Brad Garrett works the room (and raises almost $20K for charity)
Friday night had plenty of laughs, provided not only by host Brad Garrett but also by boisterous players having a delightful time at the Charity Series of Poker event at the Seminole Hard Rock Hotel & Casino.
And the number that mattered most was $20,000, the approximate amount raised for Garrett’s charity, Maximum Hope Foundation.
“I started this non-profit when I realized how lucky I was to have two healthy children, and wanted to help those parents who are wiped out financially while their son or daughter battles to survive,” said Garrett, an Emmy-winning costar from “Everybody Loves Raymond.”
Since Garrett founded Maximum Hope Foundation in 2007, more than 1,000 families caring for a child with a life-limiting illness have received financial relief. Maximum Hope provides financial help for necessities like rent, utilities, groceries, or gas.
Garrett was an outstanding host, likely the best for a charity event in the few years the Seminole Hard Rock has put on such events. He visited and posed for photos with everyone during the 5 p.m. happy hour at the L Bar, then handled the microphone for raffles, joking with the winners.
As usual, South Florida players turned out, including Jessica Dawley, Kyle Bowker and Chance Kornuth, who showed up about an hour into the tournament, but was greeted with a smile by almost everyone.
Kornuth, who has a Daniel Negreanu-type personality (minus the Tweets), fired (I think) three $300 bullets, but they paid off: He topped the 167 entrants and won $5,000 and a seat in the SHRPO main event.
After three months of being seemingly card dead, yours truly got hot at the right time and ran up my chip stack enough to coast into a fifth-place finish.
The evening started off unpromising, although I was dealt great cards – a couple of A-Ks, a pair of 10s, etc. — I either didn’t connect on flops or didn’t play them well enough to build much more than my 10,000 stack. I dwindled down to about 5,000 before doubling with Q-Q and folded most of the time through the 9:15 p.m. break/rebuy deadline. I caught a 10 on my K-10 all-in against A-9 after another drought to keep me just over my starting stack.
We were down to about 45 or so, about one-third of them with large stacks, and I asked my friend, WMEN’s Andy Slater, who had a similar stack why were even hanging around.
The next hour or so, I found out. I called what turned out to be an A-8 with my short stack and the 7-9 of hearts, hitting 7-7 for my second survival as an underdog. Then I moved tables, first ending up next to Kornuth, and getting doubles on my A-J vs. his K-10 and another big one, which I don’t remember. I also got A-A, which I misplayed by going all in after a small stack shoved and Kornuth called. (I should’ve flat-called and let Kornuth take a shot at it after the flop but just didn’t have the intestinal fortitude.)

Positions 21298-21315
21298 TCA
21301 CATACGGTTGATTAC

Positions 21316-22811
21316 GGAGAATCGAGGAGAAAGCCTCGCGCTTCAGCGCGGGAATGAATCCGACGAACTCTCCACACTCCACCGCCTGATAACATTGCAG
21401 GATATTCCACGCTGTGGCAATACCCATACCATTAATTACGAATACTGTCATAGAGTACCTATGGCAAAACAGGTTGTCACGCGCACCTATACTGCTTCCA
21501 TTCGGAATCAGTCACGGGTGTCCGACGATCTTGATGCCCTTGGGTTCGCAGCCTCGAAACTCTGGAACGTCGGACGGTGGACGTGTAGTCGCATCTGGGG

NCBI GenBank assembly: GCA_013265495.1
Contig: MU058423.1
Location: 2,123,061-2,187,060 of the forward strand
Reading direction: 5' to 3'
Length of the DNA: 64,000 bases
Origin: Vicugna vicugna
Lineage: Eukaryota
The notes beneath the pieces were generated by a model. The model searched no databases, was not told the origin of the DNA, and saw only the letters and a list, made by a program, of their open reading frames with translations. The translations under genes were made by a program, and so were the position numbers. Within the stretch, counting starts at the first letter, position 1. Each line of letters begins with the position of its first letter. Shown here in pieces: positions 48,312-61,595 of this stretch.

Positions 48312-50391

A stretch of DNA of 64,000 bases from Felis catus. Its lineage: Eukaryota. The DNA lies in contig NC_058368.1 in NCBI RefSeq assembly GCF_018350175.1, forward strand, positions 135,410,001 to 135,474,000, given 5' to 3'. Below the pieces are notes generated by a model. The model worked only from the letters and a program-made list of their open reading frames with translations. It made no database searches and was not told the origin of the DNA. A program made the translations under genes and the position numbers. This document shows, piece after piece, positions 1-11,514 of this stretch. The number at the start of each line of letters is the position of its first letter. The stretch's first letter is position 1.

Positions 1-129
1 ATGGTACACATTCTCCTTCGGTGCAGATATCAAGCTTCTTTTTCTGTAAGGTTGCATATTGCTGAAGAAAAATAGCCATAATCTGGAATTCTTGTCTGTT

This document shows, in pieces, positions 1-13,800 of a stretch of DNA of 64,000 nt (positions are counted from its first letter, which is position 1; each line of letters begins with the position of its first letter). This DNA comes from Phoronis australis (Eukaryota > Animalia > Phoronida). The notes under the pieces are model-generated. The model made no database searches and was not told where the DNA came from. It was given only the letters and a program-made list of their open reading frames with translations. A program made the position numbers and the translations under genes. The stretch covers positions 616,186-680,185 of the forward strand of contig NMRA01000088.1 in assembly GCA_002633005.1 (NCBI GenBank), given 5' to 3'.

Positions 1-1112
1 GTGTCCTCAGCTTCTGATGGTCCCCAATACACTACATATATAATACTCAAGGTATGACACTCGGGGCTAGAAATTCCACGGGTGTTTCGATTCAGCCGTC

I also eliminated Garrett, who shoved with a small stack and a 5-5. I held A-10 and the 10 hit. Actress Jennifer Tilly also ran deep, while also charming the room with her personality. Phil Laak, you are a very lucky dude. I think both Garrett and Tilly were final 15.
So I made the final nine, which included Kornuth, Stout, Kyle Bowker and Seminole Hard Rock poker manager Tommie Bates. I think Kornuth knocked out most of the next four, amicably calling all-ins even while behind, maybe 65-35 percent on a couple. I misplayed two hands, putting in big raises but not committing all my chips, only to miss flops and be out of position. Disheartening.
The end came when Nick Yunis made a bet that covered me and turned over J-10 to my A-Q. I hit the A-Q on the flop but the turn and river were both 10s, giving him a set and a difficult elimination to swallow. But if we’re going to weigh whether luck was on my side Friday night, it clearly was, so I don’t have much to gripe about.
Now it’s serious poker. A four-tournament finale starts at noon Tuesday at Hard Rock Live and filmed by Poker Night in America. Television personalities and poker players Ali Nejad and Maria Ho serve as live emcees and provide commentary for all four final tables simultaneously.